On June 22, NASA’s ICON team released scientific data collected during the spacecraft’s first eight months in orbit to the public.
The data release features observations from ICON’s four instruments — MIGHTI, FUV, EUV, and IVM — which have been observing the ins and outs of the ionosphere, the sea of charged particles high in the upper atmosphere. Scientists have been busy parsing the wealth of observations collected by ICON in preparation for the mission’s first science results, which will be released later this year.
“We’re really excited to see the first data appearing from the ICON mission,” said Scott England, the ICON project scientist at Virginia Tech in Blacksburg, Virginia. “For me, the real power of these data isn’t just seeing transformative things like the wind patterns throughout the whole upper atmosphere, but having all these observations available to us at once, so we can see the connections between the neutral and charged environment around Earth.”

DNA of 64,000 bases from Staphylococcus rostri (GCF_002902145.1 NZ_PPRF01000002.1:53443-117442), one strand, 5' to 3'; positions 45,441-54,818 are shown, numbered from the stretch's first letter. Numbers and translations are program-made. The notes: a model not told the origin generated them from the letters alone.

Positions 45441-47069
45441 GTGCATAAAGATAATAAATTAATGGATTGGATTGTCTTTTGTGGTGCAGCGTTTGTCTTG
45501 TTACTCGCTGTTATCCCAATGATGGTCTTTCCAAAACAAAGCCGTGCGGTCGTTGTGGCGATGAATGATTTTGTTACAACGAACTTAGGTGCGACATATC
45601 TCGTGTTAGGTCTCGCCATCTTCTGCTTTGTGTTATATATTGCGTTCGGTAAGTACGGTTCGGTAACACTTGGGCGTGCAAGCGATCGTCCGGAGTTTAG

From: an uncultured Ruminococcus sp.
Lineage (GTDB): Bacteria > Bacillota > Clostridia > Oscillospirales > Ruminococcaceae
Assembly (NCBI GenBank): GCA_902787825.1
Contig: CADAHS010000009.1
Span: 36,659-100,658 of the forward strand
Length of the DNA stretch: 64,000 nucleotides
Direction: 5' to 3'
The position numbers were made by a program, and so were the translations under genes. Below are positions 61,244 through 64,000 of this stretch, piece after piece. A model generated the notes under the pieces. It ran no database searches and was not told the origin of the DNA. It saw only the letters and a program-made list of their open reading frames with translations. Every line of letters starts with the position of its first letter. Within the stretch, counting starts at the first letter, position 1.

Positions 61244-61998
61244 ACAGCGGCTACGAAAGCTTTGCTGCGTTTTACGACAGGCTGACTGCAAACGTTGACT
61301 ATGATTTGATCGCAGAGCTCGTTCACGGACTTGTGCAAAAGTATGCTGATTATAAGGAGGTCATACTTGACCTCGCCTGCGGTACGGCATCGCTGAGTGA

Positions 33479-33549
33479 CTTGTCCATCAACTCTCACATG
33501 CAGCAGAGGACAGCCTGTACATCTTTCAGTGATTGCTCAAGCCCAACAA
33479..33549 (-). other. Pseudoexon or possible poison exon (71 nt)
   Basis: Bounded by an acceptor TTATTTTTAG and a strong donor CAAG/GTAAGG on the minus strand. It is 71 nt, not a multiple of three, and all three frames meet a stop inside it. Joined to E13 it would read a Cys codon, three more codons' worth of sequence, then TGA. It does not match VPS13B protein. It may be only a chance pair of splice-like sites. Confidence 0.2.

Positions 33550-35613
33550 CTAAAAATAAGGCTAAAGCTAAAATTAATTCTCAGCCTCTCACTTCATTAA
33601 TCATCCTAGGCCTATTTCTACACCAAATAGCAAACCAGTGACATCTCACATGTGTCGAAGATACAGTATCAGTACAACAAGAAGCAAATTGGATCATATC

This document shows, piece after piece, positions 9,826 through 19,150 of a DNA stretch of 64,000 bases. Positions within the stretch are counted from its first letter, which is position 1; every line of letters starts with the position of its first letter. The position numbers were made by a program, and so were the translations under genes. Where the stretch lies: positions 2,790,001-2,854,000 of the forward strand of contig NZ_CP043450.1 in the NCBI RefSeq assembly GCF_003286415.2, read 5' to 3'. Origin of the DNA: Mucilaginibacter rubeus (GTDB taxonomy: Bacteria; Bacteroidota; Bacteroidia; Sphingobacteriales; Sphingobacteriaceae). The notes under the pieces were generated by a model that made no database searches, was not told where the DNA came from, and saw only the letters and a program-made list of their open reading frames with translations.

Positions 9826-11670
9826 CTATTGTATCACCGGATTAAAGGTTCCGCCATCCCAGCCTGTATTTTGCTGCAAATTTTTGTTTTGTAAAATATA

The release coincides with the virtual summer meeting of CEDAR, the Coupling, Energetics, and Dynamics of Atmospheric Regions program. The newly released data spans measurements made since the mission’s launch on Oct. 10, 2019. Data can be accessed through University of California Berkeley’s Space Sciences Lab.
ICON observes what’s happening at the lowest boundary of space, from about 55 miles up to 360 miles above the surface. ICON explores the connections between the neutral atmosphere and the electrically charged ionosphere. In addition to interfering with communications signals, space weather in this important slice of the atmosphere can also prematurely decay spacecraft orbits and expose astronauts to radiation-borne health risks.
By Lina Tran
NASA’s Goddard Space Flight Center, Greenbelt, Md.